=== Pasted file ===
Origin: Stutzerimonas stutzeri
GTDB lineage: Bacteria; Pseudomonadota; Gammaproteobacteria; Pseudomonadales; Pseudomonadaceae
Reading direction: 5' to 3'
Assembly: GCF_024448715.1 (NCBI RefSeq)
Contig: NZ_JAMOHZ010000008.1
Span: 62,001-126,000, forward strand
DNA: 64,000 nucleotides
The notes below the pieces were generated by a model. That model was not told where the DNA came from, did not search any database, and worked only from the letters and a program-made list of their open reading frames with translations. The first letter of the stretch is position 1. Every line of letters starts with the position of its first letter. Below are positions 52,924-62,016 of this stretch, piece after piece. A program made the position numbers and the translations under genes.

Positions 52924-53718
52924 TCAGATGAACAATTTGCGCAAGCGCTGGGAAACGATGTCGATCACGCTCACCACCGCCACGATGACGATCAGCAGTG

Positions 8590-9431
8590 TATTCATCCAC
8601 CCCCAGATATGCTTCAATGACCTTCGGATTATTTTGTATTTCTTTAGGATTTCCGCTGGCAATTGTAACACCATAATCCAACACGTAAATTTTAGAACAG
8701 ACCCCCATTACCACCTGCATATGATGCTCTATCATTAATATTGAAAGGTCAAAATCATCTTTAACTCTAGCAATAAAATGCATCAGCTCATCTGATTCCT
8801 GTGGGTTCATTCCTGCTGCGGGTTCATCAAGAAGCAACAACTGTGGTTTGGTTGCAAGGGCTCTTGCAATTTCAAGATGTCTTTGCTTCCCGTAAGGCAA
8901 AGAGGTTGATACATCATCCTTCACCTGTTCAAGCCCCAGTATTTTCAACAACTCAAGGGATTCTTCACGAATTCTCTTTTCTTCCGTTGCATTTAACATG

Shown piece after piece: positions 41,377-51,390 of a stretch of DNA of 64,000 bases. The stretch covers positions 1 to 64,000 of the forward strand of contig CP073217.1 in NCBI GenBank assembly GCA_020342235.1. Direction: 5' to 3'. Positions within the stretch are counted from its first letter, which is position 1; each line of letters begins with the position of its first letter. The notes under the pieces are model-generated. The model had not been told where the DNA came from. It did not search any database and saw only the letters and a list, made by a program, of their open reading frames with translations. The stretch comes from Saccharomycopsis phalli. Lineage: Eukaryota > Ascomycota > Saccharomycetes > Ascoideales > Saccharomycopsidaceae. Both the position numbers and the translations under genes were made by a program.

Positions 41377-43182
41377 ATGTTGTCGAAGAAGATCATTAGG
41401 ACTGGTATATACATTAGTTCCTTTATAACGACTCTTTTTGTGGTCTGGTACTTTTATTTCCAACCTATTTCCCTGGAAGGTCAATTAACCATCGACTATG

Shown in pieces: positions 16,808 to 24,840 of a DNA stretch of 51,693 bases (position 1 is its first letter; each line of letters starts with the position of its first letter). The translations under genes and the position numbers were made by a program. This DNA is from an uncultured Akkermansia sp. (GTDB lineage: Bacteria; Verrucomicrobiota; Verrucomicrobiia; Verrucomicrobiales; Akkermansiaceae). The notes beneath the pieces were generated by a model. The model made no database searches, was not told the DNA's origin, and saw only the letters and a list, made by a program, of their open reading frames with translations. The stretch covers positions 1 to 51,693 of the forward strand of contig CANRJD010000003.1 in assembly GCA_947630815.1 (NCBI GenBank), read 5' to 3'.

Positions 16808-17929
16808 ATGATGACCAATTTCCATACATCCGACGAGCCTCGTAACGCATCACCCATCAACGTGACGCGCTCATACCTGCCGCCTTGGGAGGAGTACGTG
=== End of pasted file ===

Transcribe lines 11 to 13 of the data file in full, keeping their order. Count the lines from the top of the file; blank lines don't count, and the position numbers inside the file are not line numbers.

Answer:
Positions 8590-9431
8590 TATTCATCCAC
8601 CCCCAGATATGCTTCAATGACCTTCGGATTATTTTGTATTTCTTTAGGATTTCCGCTGGCAATTGTAACACCATAATCCAACACGTAAATTTTAGAACAG